“If you have a lot of good news, you want to spread it out over a period of time so that each piece gets the information it deserves,” said the communications director for McCain’s 2000 presidential run, who claims to be neutral this year. “If you’ve got a lot of controversy–you want to roll it out all at once. There’s only so many column inches in the newspaper, there’s only so many minutes on an evening newscast–they can’t spend 22 minutes talking about the McCain campaign, so you might as well empty the gutters.” 

Posted in Journalism, Politics | Tagged: , , , | 3 Comments »

Utah Phillips and other dead patriots

Posted by James McPherson on May 25, 2008

This is the weekend that we honor those who died while serving their country. I also appreciated Bob Schieffer’s “Face the Nation” words from this morning: “Let us remember as well the wounded, those who came home from the battle not as God made them, but as war has left them.” Schieffer’s comments came after he offered a short eulogy for Jimmy Carter’s former chief of staff Hamilton Jordan, who died last week.

Of course this weekend is and should be primarily about dead soldiers, those who gave the ultimate sacrifice while trying to defend the nation’s values. Their service is not made less honorable–though it is more tragic–because their deaths were often unnecessary, precipitated by criminally stupid national leaders who themselves sacrificed almost nothing. But the Memorial Day weekend also has become a time for many families to remember other loved ones who have died, and I would like to take the opportunity to note a couple of other men who died in the past couple of days.

One of my favorite patriots, Utah Phillips, died Friday night. He was a former homeless hobo and Korean War veteran who became famous as a folk singer and storyteller (coincidentally, I quoted him in a post just last week). After serving for three years in the military he became a pacifist and a major supporter of workers’ rights. I have a brief recording of Phillips reciting World War I anti-war poetry, which I use in my media history class. One of the poems, titled “I Love My Flag,” goes:

I love my flag, I do, I do.
Which floats upon the breeze,
I also love my arms and legs,
And neck, and nose and knees.
One little shell might spoil them all
Or give them such a twist,
They would be of no use to me;
I guess I won’t enlist.

I love my country, yes, I do
I hope her folks do well.
Without our arms, and legs and things,
I think we’d look like hell.
Young men with faces half shot off
Are unfit to be kissed,
I’ve read in books it spoils their looks,
I guess I won’t enlist.

While still in college in the 1970s, I became a member of a loose-knit “Utah Phillips Fan Club” made up mostly of a group of my father’s friends, which “convened” on occasion to drink Olympia beer, tell stories (some from Phillips, most generated by members of the club) and listen to music. Though I’m sure many others have done the same, I’m the only person I know who saw him perform in three different states: in Idaho while I was in college in the late ’70s, at a private home when I lived in Arizona in the late ’80s or early ’90s, and later when I was in grad school at Washington State University. My wife was with me on the latter two occasions, and Utah memorably told her daughter–who had proclaimed him her new “hero”–not to have any still-living heroes, because they’d inevitably end up disappointing her.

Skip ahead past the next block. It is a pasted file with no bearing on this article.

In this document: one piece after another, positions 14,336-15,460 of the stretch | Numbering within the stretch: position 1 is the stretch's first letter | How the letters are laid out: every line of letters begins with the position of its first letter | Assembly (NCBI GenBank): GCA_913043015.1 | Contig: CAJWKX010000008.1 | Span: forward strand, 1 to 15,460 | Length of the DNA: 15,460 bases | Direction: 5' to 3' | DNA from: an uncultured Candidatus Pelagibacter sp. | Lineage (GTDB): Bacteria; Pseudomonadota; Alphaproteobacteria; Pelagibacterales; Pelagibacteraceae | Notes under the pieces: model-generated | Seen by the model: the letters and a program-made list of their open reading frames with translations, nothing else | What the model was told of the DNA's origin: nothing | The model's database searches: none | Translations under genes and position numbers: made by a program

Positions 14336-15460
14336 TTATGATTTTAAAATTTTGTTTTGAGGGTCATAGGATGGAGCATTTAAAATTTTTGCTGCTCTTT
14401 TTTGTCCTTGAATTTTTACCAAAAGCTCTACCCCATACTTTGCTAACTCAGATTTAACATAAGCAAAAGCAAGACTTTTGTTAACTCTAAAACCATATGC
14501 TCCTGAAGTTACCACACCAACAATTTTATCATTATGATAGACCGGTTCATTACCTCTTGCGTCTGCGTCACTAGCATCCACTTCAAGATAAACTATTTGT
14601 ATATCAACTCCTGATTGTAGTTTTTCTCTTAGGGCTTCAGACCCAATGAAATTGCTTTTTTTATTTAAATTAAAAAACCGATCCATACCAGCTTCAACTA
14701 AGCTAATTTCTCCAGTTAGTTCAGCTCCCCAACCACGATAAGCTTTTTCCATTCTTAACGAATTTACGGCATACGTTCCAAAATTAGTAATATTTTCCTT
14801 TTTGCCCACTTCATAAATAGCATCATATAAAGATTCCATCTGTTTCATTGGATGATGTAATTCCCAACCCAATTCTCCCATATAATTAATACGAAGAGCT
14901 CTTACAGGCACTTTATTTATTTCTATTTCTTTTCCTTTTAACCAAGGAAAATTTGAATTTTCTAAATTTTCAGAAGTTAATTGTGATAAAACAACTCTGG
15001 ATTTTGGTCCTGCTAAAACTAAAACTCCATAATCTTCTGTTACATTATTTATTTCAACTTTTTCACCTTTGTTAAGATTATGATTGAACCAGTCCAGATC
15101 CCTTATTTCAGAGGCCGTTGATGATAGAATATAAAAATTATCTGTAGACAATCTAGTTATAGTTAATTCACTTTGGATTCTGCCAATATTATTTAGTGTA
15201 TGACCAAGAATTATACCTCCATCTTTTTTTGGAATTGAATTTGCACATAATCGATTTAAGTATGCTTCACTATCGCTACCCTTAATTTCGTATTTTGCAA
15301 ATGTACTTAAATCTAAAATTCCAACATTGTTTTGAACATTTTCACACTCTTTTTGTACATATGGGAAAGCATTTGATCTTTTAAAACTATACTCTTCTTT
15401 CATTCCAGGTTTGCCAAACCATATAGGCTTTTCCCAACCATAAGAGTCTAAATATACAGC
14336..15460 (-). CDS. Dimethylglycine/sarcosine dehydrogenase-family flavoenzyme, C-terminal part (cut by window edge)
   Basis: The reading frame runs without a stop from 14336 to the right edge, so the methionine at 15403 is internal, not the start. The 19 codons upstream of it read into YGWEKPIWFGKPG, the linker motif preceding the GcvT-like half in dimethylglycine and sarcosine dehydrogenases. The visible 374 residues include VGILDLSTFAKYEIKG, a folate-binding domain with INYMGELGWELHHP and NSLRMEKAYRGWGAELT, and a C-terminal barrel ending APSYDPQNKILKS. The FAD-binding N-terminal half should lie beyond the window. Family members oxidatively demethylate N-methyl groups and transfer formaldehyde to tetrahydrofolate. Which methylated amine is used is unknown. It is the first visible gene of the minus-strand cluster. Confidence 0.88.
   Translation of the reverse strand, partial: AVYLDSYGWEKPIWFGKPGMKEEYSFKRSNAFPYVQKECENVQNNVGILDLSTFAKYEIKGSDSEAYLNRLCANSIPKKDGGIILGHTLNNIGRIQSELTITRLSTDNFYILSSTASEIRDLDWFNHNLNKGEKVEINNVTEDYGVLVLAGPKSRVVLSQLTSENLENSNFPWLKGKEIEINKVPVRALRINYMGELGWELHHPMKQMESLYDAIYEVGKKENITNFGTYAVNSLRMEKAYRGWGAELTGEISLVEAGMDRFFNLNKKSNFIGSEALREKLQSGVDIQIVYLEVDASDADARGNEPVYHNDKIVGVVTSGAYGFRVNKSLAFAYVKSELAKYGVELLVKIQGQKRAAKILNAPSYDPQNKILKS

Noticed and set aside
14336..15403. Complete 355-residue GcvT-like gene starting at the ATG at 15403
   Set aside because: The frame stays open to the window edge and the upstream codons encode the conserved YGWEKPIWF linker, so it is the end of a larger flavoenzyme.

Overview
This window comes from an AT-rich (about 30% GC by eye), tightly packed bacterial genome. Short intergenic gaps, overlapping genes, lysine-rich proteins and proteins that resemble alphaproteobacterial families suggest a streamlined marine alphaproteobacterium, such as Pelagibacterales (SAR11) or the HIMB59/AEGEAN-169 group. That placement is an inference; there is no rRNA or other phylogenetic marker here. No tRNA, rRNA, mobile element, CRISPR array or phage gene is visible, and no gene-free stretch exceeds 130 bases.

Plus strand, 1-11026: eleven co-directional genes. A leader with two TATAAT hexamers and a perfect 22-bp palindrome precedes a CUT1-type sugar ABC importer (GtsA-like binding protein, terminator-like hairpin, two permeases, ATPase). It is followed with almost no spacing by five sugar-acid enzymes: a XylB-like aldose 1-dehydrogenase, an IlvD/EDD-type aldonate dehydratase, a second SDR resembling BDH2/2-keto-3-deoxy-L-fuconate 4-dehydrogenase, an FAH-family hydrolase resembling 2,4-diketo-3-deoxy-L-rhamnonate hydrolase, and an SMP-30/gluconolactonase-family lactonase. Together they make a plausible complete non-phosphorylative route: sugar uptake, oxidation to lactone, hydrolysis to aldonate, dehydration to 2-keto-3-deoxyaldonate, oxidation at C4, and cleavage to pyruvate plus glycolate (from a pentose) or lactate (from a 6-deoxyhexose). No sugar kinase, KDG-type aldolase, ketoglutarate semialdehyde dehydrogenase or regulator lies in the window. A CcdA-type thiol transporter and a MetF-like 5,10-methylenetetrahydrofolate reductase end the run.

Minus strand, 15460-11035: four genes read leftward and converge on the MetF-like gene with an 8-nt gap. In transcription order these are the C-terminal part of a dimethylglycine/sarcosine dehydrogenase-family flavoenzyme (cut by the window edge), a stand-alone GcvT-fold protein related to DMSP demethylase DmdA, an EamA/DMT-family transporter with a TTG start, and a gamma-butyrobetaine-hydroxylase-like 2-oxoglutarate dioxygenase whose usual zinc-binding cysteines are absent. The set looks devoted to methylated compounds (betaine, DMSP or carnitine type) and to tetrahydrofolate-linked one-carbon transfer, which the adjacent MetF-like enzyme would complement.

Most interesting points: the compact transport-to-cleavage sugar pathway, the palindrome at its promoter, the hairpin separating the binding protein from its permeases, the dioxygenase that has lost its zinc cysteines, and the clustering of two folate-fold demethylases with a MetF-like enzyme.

“Good Though” (Moose Turd Pie) was Utah’s most famous story, but my favorite morality tale of his involved a little bird that postponed its flight south for the winter, nearly froze to death, was warmed by cow manure and then, after singing happily, was eaten by a cat. The moral: “The one who craps on you isn’t necessarily your enemy, the one who digs you out of a pile of crap isn’t necessarily your friend, and if you’re up to neck in crap it’s best to keep your mouth shut.” 

Another noteworthy passing, from yesterday, is that of Dick Martin. He was most famous for “Rowan & Martin’s Laugh-In,” which debuted in 1968, which Richard Nixon speechwriter Patrick Buchanan called the worst year in American history. What many people forget today, when it has become commonplace for political figures to appear with Jon Stewart and Stephen Colbert, is that in September of that year Nixon appeared on “Laugh-In.” Less than two months before being elected president, the famously uptight Nixon intoned one of the show’s catchphrases as a question, “Sock it to me?” Perhaps a 25-year-old Bob Woodward and a 24-year-old Carl Bernstein were watching.

Below: Utah Phillips, in one of his later appearances, shares some of his politics.

Posted in History, Journalism, Media literacy, Music, Personal, Poetry, Politics, Video | Tagged: , , , , , | 4 Comments »